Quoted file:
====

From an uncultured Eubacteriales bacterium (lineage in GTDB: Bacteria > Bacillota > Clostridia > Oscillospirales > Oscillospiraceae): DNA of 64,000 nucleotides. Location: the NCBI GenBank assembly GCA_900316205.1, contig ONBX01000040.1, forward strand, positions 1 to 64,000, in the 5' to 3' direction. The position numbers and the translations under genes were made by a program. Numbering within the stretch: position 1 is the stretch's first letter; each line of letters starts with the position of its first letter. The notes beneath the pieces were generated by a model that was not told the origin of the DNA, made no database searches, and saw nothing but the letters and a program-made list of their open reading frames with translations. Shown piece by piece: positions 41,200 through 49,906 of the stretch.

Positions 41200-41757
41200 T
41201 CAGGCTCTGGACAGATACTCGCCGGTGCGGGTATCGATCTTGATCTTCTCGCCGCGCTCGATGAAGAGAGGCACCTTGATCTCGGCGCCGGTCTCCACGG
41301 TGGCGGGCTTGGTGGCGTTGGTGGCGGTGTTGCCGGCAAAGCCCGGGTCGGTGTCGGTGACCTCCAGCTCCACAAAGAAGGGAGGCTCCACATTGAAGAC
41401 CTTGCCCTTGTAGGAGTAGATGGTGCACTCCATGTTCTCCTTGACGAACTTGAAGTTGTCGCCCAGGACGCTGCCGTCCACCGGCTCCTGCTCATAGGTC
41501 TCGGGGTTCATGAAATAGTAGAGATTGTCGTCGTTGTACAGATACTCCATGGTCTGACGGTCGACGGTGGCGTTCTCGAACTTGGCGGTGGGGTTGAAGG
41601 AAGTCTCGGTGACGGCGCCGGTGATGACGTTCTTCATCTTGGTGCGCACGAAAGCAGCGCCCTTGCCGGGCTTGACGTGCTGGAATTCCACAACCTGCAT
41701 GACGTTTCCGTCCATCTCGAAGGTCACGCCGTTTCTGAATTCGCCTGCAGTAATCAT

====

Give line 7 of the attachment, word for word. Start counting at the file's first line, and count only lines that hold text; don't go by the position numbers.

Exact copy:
41501 TCGGGGTTCATGAAATAGTAGAGATTGTCGTCGTTGTACAGATACTCCATGGTCTGACGGTCGACGGTGGCGTTCTCGAACTTGGCGGTGGGGTTGAAGG